magical realism

Assassin's Creed: Origins

By Ubisoft
4
Rated by Rachel C.
Mar 3, 2018

The latest in the Assassin's Creed juggernaut, Origins (available for PS4 and XBoxOne) is immediately striking due to the sheer amount of pretty.  The vast expanses of desert, the detail in the cities, the shining pyramids, the stars in the sky...this game is gorgeous.  Happily, it's more than just a pretty face!


The controls are a little bit smoother in this iteration, although you'll still have moments of climbing the wall right next to the ladder you were intending to use.  After this many games, I'm fairly certain that's a feature by now, not a bug.  The weapons/armor system reminds me

The Portrait

By Antoine Laurain
3
Rated by Maryana K.
Nov 17, 2017

The Portrait follows the journey of Pierre-François Chaumont, a married Parisian attorney. As a boy, Pierre is influenced by his uncle to become a collector of objects. He begins with scented erasers, but quickly raises the level of sophistication and moves on to antiques. By the time the reader finds Pierre in present day, his collection is massive and a point of contention between him and his wife. It is his latest purchase, a portrait of a man, which really puts their marriage on shaky ground. As a result of a heated auction bid, Pierre pays way too much for the piece, but he has to have it

On Kingdom Mountain

By Howard Frank Mosher
4
Rated by Maryana K.
Dec 9, 2016

“They lived in a house at the end of the road and were friends to mankind”- Kinneson family motto.


In 1930, in the Vermont town of Kingdom Common-- sharing a border with Canada-- lives the fiercely independent Miss Jane Hubble Kinneson, known to most as Miss Jane. On the dawn of her 50th birthday, she finds herself embroiled in a battle with her cousin, Eben Kinneson Esquire, for the preservation of her beloved land, Kingdom Mountain-- some of the last untouched wilderness and home to glacial ponds, flora and fauna, and wildlife dating  back 10,000 years. Enter Henry Satterfield, a weather

Kafka on the Shore

By Haruki Murakami
4
Rated by Megan C.
Jan 5, 2016

Haruki Murakami is not for everyone, but he’s one of my favorite authors. His indescribable blend of post modernism, magic realism, and surrealism set in his native Japan never fail to provoke rumination on topics ranging from existential to mundane. This novel is translated by the prize-winning J. Philip Gabriel.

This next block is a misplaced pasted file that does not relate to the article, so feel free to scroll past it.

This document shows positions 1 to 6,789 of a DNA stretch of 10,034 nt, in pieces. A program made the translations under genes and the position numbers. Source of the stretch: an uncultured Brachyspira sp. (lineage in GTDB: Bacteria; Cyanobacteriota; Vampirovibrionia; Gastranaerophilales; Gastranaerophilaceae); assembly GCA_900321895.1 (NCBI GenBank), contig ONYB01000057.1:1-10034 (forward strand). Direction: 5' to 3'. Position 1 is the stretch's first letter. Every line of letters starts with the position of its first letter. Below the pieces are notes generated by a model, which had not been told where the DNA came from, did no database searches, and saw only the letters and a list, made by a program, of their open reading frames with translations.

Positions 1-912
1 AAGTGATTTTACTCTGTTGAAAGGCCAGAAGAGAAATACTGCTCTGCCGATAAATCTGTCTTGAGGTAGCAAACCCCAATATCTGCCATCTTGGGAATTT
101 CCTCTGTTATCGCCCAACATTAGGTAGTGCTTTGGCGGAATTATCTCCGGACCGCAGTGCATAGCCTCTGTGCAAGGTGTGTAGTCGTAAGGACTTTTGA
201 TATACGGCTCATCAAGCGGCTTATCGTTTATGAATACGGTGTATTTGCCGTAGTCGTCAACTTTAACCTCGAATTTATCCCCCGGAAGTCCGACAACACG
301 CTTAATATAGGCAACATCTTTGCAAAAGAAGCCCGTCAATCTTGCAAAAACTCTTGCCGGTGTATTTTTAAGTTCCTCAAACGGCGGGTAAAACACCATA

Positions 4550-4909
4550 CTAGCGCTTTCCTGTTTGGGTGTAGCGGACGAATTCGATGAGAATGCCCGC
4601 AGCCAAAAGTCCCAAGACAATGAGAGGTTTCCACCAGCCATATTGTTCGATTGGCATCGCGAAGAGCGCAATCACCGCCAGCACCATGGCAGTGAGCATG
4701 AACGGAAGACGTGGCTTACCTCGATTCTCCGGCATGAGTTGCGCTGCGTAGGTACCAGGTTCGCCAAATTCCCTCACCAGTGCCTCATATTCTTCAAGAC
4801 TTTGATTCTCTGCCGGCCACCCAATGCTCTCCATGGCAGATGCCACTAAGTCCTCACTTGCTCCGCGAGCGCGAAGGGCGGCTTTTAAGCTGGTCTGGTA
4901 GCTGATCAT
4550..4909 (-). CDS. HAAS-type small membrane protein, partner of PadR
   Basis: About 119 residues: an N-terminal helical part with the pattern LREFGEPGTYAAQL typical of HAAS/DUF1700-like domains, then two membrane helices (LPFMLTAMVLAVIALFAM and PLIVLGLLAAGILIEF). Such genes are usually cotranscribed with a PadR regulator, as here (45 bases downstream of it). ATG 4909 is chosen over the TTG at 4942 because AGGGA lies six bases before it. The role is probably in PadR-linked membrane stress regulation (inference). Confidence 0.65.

Many of Murakami’s protagonists are shy, inward-turning souls seeking something beyond their present circumstances. Kafka on the Shore centers around Kafka Tamura, a 15-year-old who has decided to abandon his home and make it on his own. He is warned by a sort of alter ego, a boy

I Crawl Through It

By A. S. King
5
Rated by Amy F.
Aug 24, 2015

I was lucky enough to hear AS King speak when she visited our Library in August 2015. Eventually, after much fascinating talk, one of the moderators got around to asking her about her newest book, I Crawl Through It. "What's it about?" We all laughed, as we had earlier established how difficult it can be to neatly summarize a King novel. But then King's expression turned serious and she said, "It's about the way teens have to deal, daily, with both intruder drills and standardized tests - and how messed up that is." I had already been planning on reading King's new book, but now I knew, I had to read it now.

First Frost

By Sarah Addison Allen
3
Rated by Octavia V.
Jul 29, 2015

The Waverley family, Claire and Sydney, both have the gift of helpful magic. They live in the charming town of Bascom, North Carolina where it’s autumn and as temperatures fall, everyone and everything grows restless and problems flourish.


Claire runs Waverley’s Candies out of her kitchen, making handcrafted confections. Business is so good she can’t keep up with demand on her own. When someone offers to buy the business, Claire is stuck in a quandary.


Sydney owns a successful hair salon and knows what hairstyle will look best on anyone. But she’s reluctant to fire a new hire who isn’t

The Language of Flowers

By Vanessa Diffenbaugh
4
Rated by Hannah Jane C.
Apr 25, 2015

While the protagonist, Victoria, is incredibly flawed in The Language of Flowers, it is unlikely you will ever feel anger towards her.  Trapped in the uncaring hands of foster care her entire life, she is socially inept, volatile and completely mired in grief and rage. 


After being booted out of foster care at the age of eighteen, Victoria struggles to find a foothold in adult life.  Thanks to a florist, Renata, and a flower vendor, Grant, Victoria finds anchor in her passion, the language of flowers.  While she is busy healing the lives of others through her remarkable talent of arranging

Nov 14, 2012

Erin Morgenstern's The Night Circus is a wonderful, mysterious, enchanting novel, as magical as the circus it tells the story of. Two wizards challenge each other to a contest, pitting their two students, a boy called Marco and a girl named Celia, against each other, with a surreal, avant garde circus, Le Cirque de Rêves, as the battleground. As it goes on, the game gets more and more complicated, drawing more and more people into a web of magic, love and loss. But The Night Circus is more than just a story of a contest. It's a story about love, sacrifice, family, the nature games and stories